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Crime of Silence
     

Crime of Silence

by Patricia Carlon
 

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A child has been kidnapped. His father, Evan Kiley, a reporter on the local newspaper in this small Australian city, telephones the home of the Wintons. They are a well-to-do family whose small daughter had been abducted - and returned - a year or so earlier. The Wintons had paid the ransom demanded without calling in the police. Because he cooperated with the

Overview

A child has been kidnapped. His father, Evan Kiley, a reporter on the local newspaper in this small Australian city, telephones the home of the Wintons. They are a well-to-do family whose small daughter had been abducted - and returned - a year or so earlier. The Wintons had paid the ransom demanded without calling in the police. Because he cooperated with the criminals, Kiley accuses Winton of complicity in their crime. The men who took Robin Kiley, just a toddler, followed the same pattern as that of the earlier kidnapping of Winton's little girl. Had Winton notified the authorities, the criminals would have been caught and Robin would have been spared, Kiley says. Winton feels guilty and sorry for Kiley so he agrees to help him in his time of need. Gradually, the two men are drawn together in a plot to thwart the kidnappers and to get Robin Kiley back. But something goes wrong and a murder is committed.

Editorial Reviews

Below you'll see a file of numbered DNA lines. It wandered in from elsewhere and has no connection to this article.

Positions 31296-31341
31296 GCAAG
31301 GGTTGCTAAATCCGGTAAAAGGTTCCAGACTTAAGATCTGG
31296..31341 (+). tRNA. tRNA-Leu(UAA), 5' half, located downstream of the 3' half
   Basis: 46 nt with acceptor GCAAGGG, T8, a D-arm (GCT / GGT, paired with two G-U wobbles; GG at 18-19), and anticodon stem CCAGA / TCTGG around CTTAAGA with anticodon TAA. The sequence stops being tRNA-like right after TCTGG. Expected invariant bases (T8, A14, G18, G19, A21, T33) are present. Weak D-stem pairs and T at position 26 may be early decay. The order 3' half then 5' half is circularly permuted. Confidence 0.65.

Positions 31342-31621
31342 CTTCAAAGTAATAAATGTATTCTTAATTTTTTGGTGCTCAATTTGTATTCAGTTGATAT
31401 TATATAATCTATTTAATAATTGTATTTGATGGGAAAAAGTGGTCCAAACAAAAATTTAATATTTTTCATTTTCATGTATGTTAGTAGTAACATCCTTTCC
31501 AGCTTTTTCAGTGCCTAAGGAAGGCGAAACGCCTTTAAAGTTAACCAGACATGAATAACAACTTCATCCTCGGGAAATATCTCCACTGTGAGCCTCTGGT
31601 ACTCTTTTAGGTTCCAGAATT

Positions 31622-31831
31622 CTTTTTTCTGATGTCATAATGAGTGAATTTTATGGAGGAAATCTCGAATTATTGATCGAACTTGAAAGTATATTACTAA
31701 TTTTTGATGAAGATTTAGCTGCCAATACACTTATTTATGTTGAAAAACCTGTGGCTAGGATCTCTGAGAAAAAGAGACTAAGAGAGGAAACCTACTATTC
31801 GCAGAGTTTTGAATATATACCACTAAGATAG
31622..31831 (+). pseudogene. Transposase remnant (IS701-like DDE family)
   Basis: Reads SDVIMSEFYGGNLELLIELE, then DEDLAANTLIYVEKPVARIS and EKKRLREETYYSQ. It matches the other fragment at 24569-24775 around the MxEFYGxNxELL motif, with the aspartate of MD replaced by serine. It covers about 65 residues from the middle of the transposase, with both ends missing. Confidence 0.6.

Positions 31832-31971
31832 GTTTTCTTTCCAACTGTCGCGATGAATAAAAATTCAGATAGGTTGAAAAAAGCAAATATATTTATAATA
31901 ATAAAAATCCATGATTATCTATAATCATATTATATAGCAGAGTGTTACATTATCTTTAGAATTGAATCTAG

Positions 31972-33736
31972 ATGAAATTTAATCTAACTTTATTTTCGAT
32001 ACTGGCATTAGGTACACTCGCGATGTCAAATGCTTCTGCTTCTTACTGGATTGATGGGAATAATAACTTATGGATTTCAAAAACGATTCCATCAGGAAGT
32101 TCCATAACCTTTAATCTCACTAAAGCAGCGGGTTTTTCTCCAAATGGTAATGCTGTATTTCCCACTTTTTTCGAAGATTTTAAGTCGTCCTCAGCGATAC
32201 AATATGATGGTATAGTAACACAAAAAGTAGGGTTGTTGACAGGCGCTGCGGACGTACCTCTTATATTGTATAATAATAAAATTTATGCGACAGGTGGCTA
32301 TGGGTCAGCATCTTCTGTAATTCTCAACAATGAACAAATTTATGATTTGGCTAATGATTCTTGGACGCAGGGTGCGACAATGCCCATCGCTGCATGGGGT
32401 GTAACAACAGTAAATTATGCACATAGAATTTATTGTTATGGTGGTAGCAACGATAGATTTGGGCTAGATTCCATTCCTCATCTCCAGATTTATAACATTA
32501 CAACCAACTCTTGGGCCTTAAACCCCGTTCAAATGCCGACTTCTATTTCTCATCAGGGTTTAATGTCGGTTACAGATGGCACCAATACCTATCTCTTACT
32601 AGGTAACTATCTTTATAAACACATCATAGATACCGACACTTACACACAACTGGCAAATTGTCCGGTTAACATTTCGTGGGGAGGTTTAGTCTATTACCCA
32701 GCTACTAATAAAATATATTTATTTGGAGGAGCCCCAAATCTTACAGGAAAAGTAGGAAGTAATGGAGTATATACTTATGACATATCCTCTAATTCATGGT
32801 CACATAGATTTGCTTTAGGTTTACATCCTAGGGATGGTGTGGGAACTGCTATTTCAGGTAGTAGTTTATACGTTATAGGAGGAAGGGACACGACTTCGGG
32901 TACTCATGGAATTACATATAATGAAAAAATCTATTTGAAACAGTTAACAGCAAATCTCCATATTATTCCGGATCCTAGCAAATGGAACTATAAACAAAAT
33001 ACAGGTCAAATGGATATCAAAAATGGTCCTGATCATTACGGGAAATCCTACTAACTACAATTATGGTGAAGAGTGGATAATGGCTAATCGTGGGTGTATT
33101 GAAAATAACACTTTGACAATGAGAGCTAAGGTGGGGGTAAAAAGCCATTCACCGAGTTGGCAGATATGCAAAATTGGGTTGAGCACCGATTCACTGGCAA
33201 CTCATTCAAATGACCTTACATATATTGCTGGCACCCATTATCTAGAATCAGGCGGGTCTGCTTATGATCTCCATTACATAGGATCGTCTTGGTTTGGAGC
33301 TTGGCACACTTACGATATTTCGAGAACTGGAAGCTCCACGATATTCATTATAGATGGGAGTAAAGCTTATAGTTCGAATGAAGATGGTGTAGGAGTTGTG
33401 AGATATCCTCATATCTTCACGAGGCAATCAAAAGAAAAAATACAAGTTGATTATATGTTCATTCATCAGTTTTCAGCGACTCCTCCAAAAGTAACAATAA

Library Journal
When someone snatches his 15-month-old son for ransom and leaves the sitter dead, journalist Evan (having been warned off the police) begs Winton and Annette, whose own child was kidnapped, for help. Winton feels so guilty about never contacting the police--even after the return of his child--that he provides ransom cash and helps Evan hide the babysitter's body. Later, Evan disappears and police accuse Winton of murdering the babysitter. This nasty turn of events, like that in Carlon's The Running Woman (LJ 1/98), upsets the original version of things and spices up the plot. For most collections.
New York Times Book Review
This is a writer who is good enough to make up her own rules.
Chicago Tribune
An absolute master of wringing every drop of suspense from an apparently simple phrase or an exchange of glances.
Marilyn Stasio
. . . [C]onfounds every neat notion about what an intellectual thriller is supposed to be. . . .this is a writer who is good enough to make up her own rules. --The New York Times Book Review

Product Details

ISBN-13:
9781569471722
Publisher:
Soho Press, Incorporated
Publication date:
07/01/2003
Series:
Crime Series
Pages:
192
Product dimensions:
5.00(w) x 7.50(h) x 0.60(d)

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